PDF In-Depth

Forms - More About JavaScript Types

February 01, 2001

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Data types are implicit and (to a degree) contextual in JavaScript, which makes life easy on the programmer, for the most part. But there are times when it is helpful or even essential to know whether two variables are of the same type. In recognition of this, the folks who certify and modify the core language have introduced a new operator (or pair of operators) that, while not in the version of JavaScript used in Acrobat 4.0, will without a doubt be in the next version of Acrobat JavaScript. I am talking, of course, about the strict-equality operator. Some people call it the "identity operator," but I prefer the term strict equality, which to me is just as strict (!) and more descriptive since it admits the possibility of a not-so-strict equaity operator (which is in fact what we're all accustomed to using now).

In JavaScript 1.3 and 1.4, the strict equality operator looks like three equal signs in a row. You can use it to test things like:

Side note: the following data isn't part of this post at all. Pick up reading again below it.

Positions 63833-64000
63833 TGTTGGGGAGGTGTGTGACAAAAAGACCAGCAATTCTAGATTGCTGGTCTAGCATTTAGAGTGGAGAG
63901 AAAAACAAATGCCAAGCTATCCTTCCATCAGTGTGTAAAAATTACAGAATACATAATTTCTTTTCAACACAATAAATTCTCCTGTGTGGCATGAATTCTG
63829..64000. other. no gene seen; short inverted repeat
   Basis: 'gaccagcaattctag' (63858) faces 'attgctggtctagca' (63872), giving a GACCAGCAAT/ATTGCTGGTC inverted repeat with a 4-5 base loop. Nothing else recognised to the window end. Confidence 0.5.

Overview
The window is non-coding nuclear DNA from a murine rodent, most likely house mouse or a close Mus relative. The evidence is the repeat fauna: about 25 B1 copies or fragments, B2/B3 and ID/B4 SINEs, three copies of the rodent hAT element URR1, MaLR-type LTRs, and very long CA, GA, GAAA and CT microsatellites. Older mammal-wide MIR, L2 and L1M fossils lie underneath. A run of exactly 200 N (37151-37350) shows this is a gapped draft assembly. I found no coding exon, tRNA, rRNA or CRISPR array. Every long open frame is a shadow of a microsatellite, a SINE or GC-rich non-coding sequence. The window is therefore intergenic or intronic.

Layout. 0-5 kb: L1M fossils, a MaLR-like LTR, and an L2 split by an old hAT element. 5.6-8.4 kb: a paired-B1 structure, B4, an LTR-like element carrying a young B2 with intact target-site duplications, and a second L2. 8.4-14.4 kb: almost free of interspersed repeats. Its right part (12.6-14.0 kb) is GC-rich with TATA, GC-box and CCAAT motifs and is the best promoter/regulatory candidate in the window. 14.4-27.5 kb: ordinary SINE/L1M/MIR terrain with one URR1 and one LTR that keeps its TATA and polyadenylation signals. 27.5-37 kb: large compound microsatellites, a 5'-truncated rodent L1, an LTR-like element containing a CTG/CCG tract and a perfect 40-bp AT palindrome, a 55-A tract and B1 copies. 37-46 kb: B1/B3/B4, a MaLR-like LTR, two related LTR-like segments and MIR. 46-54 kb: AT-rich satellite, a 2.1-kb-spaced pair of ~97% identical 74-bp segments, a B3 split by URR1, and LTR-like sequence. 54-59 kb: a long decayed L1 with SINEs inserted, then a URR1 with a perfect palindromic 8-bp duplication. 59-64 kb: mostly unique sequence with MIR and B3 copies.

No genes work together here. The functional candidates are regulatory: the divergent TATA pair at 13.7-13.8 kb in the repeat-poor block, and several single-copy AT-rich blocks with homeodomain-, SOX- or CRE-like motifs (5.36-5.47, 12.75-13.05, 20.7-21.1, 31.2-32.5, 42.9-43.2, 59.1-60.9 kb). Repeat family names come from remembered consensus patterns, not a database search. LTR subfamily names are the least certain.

if (1 === '1')   app.beep(0);

In real life, you wouldn't test a statement like that one, necessarily. I chose it because it illustrates a point. The point is that currently, if you do:

if (1 == '1')   app.beep(0);

you will get a beep, because with the less-strict equality operator (that we're all accustomed to using), the comparison is permissively type-resolved. That is, JavaScript converts the string to a number and then does the comparison. Whereas, with the strict-equality version (further above), the comparison fails because the items being compared are of different types. Naturally, there is also a strict inequality operator, !==, which can be used in much the same way and circumstances as the strict equality operator. Again, if the parameters differ in type, !== will return true on that basis alone.

So, if you want to compare two items by value, just use == or != per usual. If you want to compare them by value and type, use === or !==. But don't use these latter two yet, because they don't work in Acro 4. (You'll get a syntax error.)

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